Sad, but true. British judges need to think long and hard about giving continued credibility to Hong Kong’s corrupted legal system
They should collectively stand down and demand that the territory’s independent judicial system be restored
Alisdair Carmichael MP – Friday December 04 2020, 12.01am, The Times
Joshua Wong’s conviction by a Hong Kong court is the latest and most unhappy signal of the direction of travel in the territory. The pro-democracy activist was given a 13-month prison sentence after being found guilty of charges relating to a protest that took place long before, and was therefore not subject to, the draconian new security law imposed by Beijing this summer. Under the new law, Mr Wong’s sentence could have been life.
Hong Kong’s independent judiciary has long been the life blood of its success, economically and culturally. So far it has refused to submit. In October, a Hong Kong judge dismissed the case against eight protesters in one of last year’s most violent confrontations, blaming the police for incompetence.
Mr Wong’s treatment was harsh but it is the new national security law that has thrown all prospects of fairness from the judicial system in doubt. That has grave implications for the British judges who serve on the territory’s highest court.
It is a peculiarity of Hong Kong’s post-colonial system that its court of final appeal is not overseen by its own judges only but by visiting justices from other common law jurisdictions, including Britain. That court is yet to hear a criminal case under the new law but the outstanding question is whether it would ever do so.
Carrie Lam, Hong Kong’s chief executive, now so circumscribed by US sanctions that she must conduct her affairs in cash, has the power to appoint judges who will hear cases brought under the new law. She may even choose to transfer them to the Chinese mainland where the outcome is more predictable.
Some analysts say that Ms Lam, which to all intents and purposes means Beijing, would never let a British judge near a national security case. That would certainly mitigate any influence a British judge could have over the application of the law. Nonetheless the question is whether British judges should continue to give a fig leaf of credibility to Hong Kong’s new reality by meekly presiding over its commercial and civil cases while barred from criminal proceedings under a law that suppresses basic civil rights and would never take place in a democracy? The markets might say yes but morality is strained.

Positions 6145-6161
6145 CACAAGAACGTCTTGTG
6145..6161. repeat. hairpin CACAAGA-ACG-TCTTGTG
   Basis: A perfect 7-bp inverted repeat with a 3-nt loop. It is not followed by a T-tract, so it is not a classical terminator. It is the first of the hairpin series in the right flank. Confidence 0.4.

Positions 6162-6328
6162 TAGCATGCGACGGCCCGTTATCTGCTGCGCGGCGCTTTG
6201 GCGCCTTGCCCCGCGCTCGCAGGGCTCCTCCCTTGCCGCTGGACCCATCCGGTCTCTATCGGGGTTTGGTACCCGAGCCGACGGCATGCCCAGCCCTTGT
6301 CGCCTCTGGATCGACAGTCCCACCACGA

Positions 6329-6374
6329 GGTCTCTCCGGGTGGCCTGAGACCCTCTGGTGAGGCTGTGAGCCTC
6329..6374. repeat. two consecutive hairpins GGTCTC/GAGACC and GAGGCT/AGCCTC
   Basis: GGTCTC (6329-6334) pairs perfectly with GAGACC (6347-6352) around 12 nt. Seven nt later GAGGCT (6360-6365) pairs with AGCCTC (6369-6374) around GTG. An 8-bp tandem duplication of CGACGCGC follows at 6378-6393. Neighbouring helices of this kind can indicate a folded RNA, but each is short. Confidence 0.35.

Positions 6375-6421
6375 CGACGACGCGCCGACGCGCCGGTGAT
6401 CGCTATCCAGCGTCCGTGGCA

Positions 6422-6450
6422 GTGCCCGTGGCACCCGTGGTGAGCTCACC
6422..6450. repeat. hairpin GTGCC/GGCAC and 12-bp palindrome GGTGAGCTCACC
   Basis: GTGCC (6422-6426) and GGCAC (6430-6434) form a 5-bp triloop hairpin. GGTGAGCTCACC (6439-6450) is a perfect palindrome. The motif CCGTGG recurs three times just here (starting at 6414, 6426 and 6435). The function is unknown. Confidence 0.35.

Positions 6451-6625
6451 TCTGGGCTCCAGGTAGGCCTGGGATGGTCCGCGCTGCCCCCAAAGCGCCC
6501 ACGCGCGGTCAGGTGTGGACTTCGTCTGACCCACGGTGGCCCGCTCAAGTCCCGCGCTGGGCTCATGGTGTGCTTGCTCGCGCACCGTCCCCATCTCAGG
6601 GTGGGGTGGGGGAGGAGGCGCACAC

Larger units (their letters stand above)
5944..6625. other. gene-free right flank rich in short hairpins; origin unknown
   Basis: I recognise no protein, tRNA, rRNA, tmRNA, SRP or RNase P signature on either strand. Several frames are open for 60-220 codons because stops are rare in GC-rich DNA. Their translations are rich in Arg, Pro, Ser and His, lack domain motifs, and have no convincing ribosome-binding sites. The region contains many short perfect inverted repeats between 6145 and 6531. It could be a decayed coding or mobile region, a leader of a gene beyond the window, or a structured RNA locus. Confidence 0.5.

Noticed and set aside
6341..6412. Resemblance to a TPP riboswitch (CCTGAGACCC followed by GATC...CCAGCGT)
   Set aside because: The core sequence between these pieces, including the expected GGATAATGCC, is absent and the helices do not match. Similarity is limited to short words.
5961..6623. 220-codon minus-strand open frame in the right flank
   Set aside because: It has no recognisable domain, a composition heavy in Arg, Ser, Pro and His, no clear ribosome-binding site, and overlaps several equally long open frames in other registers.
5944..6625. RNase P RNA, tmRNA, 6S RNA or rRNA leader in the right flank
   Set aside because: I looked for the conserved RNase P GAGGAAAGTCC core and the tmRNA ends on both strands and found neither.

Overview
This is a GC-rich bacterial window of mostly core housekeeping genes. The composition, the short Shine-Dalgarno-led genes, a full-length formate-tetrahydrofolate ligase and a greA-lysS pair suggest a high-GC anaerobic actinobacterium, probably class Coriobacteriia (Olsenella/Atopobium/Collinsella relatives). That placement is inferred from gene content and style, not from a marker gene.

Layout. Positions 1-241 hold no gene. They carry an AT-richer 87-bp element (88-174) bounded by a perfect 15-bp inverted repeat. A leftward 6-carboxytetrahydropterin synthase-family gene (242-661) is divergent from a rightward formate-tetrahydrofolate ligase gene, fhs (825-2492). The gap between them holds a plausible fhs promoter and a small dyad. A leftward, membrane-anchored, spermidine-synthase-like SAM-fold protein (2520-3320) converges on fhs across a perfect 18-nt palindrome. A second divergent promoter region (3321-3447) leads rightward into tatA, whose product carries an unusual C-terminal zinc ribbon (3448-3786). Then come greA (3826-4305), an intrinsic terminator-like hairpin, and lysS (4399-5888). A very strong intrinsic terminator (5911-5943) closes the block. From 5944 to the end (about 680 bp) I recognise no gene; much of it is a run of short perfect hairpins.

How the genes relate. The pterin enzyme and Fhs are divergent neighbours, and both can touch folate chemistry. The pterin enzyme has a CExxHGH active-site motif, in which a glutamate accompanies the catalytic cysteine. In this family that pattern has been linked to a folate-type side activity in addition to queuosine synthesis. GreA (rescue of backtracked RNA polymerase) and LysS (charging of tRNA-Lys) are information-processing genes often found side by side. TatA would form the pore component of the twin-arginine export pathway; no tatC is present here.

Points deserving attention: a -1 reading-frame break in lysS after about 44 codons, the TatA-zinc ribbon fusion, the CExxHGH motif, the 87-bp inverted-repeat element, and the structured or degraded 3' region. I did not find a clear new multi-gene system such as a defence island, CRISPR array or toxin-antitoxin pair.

None of the nine British judges who can serve on the court, which includes several former presidents of Britain’s Supreme Court, such as Baroness Hale of Richmond, have spoken out on the new law. They are in a tight spot. Not only can British judges not implement the new law without disgracing the legal tradition they come from, they are legally bound by Beijing not to criticise it if they wish to remain on the court.
Dominic Raab, the foreign secretary, has said it may no longer be sustainable for British judges to serve in Hong Kong and is consulting with the Supreme Court and the lord chancellor on the way forward.
No one chooses to see government intervention in the judiciary. But the question of whether British judges should gild a Beijing-driven court with their authority is a foreign policy issue too. The consultation should inform judges of the issues, not promulgate orders.
That doesn’t mean it isn’t clear what the judges should do. The illusion that they can deliver change from within the new system has been exploded, as it has for many who have sought close engagement with China. It is time for a common position. They should resign together and with one voice demand that Hong Kong’s independent justice be restored.